Shayne Lloyd remembers the exact moment he decided on the design for his first wood burning piece. He was sitting around a campfire with some friends, carving a spoon, and dreamed up a concept for a coffee table made out of discarded wood pallets.
“I laminated a table out of old pallets and burned an octopus on top,” recalls the Port Alberni artist. “A friend of mine made the base and I sold it to my aunt.”
His art has come a long way since then: he knows not to work with such hard wood. And he knows he enjoys taking something that already exists, refinishing it and transforming it with pyrography.
Lloyd’s exhibit, Past, Present and Future, The Various Works of Shayne Lloyd, is at the Rollin Art Centre gallery. Lloyd will host a reception at the Rollin Art Centre this Saturday, April 19 from 1–3 p.m.
Lloyd’s home is sprinkled with reclaimed treasures, such as a chest of drawers and a solid wood telephone table that he and his wife Ileana Indelicato-Lloyd have rescued and restored.
He has sold other furniture restored and decorated with his wood burning; the first big piece he did once he moved to Port Alberni from the greater Victoria area was a cabinet depicting a humpback whale.
Although Lloyd has a regular job working as a bank teller with RBC Royal Bank, and he and Ileana have a 22-month-old daughter at home, art is a constant for him. He has painted panoramas on saw blades, made architectural drawings and family portraits. He’s created a graphic novel and a cartoon strip called Chicken Strips.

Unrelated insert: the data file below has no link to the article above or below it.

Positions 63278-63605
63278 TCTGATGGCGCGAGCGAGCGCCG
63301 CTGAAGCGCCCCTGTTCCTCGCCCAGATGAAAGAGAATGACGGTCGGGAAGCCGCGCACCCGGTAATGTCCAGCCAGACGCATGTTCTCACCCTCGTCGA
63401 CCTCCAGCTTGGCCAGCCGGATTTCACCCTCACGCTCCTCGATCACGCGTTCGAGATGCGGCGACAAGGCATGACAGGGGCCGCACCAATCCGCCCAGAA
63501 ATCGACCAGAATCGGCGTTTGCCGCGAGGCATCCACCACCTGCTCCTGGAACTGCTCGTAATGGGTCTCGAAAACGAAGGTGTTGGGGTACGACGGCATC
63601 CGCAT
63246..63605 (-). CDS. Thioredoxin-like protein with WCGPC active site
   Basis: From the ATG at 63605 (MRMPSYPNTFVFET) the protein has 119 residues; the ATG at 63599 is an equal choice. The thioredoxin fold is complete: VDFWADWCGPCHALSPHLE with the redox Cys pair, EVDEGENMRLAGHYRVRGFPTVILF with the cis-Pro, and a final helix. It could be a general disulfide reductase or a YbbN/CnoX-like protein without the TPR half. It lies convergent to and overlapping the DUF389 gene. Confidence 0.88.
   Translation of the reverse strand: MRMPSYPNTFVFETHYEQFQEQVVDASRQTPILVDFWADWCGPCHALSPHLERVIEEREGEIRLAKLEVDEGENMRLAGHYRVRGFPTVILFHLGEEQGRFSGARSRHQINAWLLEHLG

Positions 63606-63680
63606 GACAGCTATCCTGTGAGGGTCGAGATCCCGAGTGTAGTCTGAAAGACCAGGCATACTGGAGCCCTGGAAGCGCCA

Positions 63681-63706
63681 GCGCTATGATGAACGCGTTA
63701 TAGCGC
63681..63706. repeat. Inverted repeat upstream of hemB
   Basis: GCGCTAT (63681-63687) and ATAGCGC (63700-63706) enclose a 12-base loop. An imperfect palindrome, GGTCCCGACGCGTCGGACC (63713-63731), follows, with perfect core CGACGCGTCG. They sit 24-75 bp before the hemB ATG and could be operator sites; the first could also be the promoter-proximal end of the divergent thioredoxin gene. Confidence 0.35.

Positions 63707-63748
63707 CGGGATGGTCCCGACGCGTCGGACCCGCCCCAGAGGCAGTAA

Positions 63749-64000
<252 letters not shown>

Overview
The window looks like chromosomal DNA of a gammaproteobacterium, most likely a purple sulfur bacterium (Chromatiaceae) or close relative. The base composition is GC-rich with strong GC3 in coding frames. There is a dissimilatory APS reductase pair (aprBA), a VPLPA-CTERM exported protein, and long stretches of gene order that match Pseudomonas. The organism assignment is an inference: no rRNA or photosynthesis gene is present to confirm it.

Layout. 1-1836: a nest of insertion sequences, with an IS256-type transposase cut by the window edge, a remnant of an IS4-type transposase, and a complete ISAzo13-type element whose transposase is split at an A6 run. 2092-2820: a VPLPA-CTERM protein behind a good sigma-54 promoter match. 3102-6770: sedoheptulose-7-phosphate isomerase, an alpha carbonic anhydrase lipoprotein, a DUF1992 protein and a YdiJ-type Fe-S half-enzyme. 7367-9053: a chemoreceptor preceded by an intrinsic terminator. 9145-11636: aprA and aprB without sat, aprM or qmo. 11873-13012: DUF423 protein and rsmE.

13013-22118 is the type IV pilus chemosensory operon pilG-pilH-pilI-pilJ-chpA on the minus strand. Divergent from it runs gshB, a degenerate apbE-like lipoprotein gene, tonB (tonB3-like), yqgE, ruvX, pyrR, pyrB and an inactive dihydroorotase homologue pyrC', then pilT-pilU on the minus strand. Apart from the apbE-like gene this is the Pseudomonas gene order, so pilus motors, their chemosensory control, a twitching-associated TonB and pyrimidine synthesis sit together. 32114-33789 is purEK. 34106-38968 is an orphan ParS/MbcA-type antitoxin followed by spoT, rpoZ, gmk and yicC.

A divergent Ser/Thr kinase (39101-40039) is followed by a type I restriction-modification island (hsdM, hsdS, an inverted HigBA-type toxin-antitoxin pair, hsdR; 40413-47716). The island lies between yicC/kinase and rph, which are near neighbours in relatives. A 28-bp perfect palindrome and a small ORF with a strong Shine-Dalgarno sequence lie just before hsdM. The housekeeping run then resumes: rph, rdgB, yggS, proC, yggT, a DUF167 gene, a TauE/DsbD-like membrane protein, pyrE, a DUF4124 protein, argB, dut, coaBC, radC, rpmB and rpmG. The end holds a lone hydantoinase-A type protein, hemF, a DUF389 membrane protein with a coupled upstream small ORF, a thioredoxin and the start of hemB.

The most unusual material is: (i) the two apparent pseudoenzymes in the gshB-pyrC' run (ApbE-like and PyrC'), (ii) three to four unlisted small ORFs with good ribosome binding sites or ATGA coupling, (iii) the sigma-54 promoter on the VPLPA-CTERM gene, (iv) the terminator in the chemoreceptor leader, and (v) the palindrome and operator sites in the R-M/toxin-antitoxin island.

He has also started a series of pencil and pen sketches of heritage pieces and machinery around the Alberni Valley, with an eye to create a coffee table book with his drawings.
Mostly self-taught, with some life drawing training courtesy of the animation program at the Vancouver Institute of Media Arts, Lloyd says he is also inspired by the work of American underground cartoonist Robert Crumb.
After his mother died when Lloyd was 25, he began to think of his own mortality and what kind of mark he wanted to leave with his art.
“I need to make an impression,” he said.
“Money goes like that. Names are often forgotten. But the art could potentially be around for 100 years, 200 years. And I like that about art,” he said.
“This is me. I don’t want to be half-assed. I want to be genuine.
“I just want to leave behind great art.”
Past, Present and Future, The Various Works of Shayne Lloyd is on until May 8 at the Rollin Art Centre. The gallery is open Tuesday through Saturday from 11 a.m. to 4 p.m. The gallery is wheelchair accessible.